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Bridges, biomass dominate meeting


March 25, 2009
The Crawford County Board of Commissioners Thursday night was presented with both an update on the status of the new Milltown bridge and a presentation in support of the proposed biomass plant to be built near Milltown by Liberty Green Renewables LLC.

In an effort to give equal time to all parties concerned, the commissioners allowed some time for a supporter of the plant to have his say in the same way the Concerned Citizens of Crawford County had their say last month. Several CCCC members were also in attendance last week.

Jeff Roll of English, owner of Westwood Lumber in Taswell, said he has operated a wood business in Crawford County for 26 years. He said he is in favor of renewable energy and that wood waste is the way to go.

"The wood products of Indiana are one of the most renewable resources available to us today," Roll said, explaining there is a 1.54 to 1 ratio of growth to removal of trees in Indiana.

He also said that wood products are Indiana's top agricultural crop and generated $17 billion for the state in 2007.

Roll expressed his interest in the potential tax income generated by the biomass plant, which would become the county's largest taxpayer if constructed, and the jobs that the plant would create, estimated by LGR to be between 25 and 60.

"Let's not forget that Crawford County ranks 90th out of 92 counties in Indiana in per capita income," Roll said, "and our unemployment rate in January was 9.9 percent."

After Roll's presentation, Larry Bye, president of the board, opened the floor to anyone who wanted to speak to the commissioners concerning the biomass plant. Only a few CCCC members responded.

Cara Beth Jones addressed Roll directly, telling him that her father was involved in the sawmill business and that she supported the county's sawmills.

Lyn Humphries of English questioned the replanting rate, asking if Roll was replanting mostly pine trees that result in "essentially dead forests."

After a brief exchange, Bye spoke up and asked that all comments be addressed to the board and not to Roll.

Another CCCC member quoted a June 8, 2007, ruling by a U.S. Court of Appeals panel stating that former President Bush's Environ-mental Protection Agency was in violation of the Clean Air Act by treating biomass plants as boilers instead of incinerators. This forced existing biomass plants at the time and any new plants to be subject to stricter emission regulations.

This was read in response to LGR partner Terry Naulty's claim at the last commissioner's meeting that the proposed biomass plant was not an incinerator.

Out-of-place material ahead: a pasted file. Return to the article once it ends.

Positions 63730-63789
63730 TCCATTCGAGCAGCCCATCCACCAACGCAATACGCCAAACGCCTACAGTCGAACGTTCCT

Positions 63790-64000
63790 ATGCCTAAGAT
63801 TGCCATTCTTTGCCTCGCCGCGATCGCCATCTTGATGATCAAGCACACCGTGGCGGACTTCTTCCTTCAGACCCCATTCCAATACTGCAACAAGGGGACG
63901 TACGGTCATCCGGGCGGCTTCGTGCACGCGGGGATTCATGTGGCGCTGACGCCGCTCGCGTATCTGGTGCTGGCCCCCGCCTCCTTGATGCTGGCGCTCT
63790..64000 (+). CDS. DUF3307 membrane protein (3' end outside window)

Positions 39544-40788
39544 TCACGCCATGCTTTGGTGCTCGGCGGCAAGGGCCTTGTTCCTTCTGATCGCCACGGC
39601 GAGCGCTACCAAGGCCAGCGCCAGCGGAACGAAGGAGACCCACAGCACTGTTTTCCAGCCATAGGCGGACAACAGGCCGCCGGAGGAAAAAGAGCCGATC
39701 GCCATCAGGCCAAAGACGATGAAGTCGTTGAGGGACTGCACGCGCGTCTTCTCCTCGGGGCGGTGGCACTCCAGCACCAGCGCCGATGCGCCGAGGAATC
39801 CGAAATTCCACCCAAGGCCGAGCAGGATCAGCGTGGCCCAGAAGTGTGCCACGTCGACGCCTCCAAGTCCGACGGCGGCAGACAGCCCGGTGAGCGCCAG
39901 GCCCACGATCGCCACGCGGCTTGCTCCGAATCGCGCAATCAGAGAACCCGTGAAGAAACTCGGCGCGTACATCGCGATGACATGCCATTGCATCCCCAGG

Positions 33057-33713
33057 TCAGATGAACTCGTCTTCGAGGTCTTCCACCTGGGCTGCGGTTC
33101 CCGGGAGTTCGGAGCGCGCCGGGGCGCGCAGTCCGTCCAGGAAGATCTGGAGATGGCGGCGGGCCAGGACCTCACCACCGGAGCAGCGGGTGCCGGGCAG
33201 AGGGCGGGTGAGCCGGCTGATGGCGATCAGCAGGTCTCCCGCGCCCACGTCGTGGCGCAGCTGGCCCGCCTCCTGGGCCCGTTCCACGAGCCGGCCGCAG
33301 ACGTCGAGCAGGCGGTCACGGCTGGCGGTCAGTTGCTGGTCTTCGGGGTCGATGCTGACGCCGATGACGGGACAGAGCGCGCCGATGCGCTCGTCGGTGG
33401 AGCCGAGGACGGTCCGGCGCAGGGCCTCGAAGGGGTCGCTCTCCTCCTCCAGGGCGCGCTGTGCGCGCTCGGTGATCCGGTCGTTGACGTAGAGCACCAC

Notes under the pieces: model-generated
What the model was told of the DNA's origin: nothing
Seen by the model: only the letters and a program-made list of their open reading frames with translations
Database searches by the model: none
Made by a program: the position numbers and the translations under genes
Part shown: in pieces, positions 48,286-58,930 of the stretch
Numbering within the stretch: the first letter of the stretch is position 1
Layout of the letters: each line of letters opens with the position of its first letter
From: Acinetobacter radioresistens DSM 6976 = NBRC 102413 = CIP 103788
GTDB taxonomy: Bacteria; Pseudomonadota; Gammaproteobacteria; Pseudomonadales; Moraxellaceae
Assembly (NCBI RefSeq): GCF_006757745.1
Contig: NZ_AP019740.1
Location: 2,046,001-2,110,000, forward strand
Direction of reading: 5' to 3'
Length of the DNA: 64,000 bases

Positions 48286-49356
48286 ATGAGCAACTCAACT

The next major item of the meeting was a presentation by Greg Miller of Heritage Engineering concerning the new Milltown bridge.

Miller said it will be constructed adjacent to the existing bridge, about five feet upstream, and that during the course of construction, the old bridge will be kept open to traffic.

The utility lines on the bridge will be different from the old bridge. The water and sewer lines will be placed on the downstream side to protect them from debris during flooding. For added protection, the gas line and force main line will be between the trusses of the bridge with the gas on the upstream side and the force main on the downstream side. There should be no break in utility service during construction, Miller said.

Construction of the bridge is set to begin May 1. The quote on the bridge itself is $564,660. The cost will be split between Harrison and Crawford counties, with Harrison paying 60 percent and Crawford paying 40 percent. The commissioners agreed to accept the quote pending county council approval.

In other matters:

•The EMS department requested support from the commissioners for the purchase of a GPS time-sync device when they ask the county council for funding. The device will sync all of the different computers' time clocks and allow EMTs to instantly recall the last message on a 911 call. This recall takes four or five minutes currently because the time clocks on the computers are off. Helix Technologies, the department's IT manager, offered to install the device for $6,070. The commissioners approved the purchase pending approval of the council.

•Sheriff Tim Wilkerson asked the commissioners for the approval of the department leasing of a drug dog belonging to Eddie Weber, a deputy with department. The dog will be leased for $1 a year. Wilkerson brought pictures of the dog taken during one of its seizures of $10,000 worth of marijuana in Madison, where Weber used to work.

•EMA Director Kent Barrow told the commissioners that the Leaven-worth Volunteer Fire Department wants to take possession of the currently unused Special Operations trailer. He said the department has 15 firefighters certified in haz-mat. The original agreement concerning the trailer was that the fire department that takes it has to cover the insurance and equipment on the trailer and the county covers the cost of expired materials. County Attorney John Colin said a new agreement needs to be typed up between the county and Leavenworth concerning the trailer. He said he would have something by next meeting.

•The commissioners approved the inspection of the Alton bridge No. 45 for construction by the engineering firm FSE.

•Commissioner Randy Gilmore urged residents to complete the upcoming census survey. He cited studies have shown a per capita disposable income loss for the area of $4,000 per person for each person not counted.

The commissioners' next meeting is set for Thursday, April 23, at 6:30 p.m.

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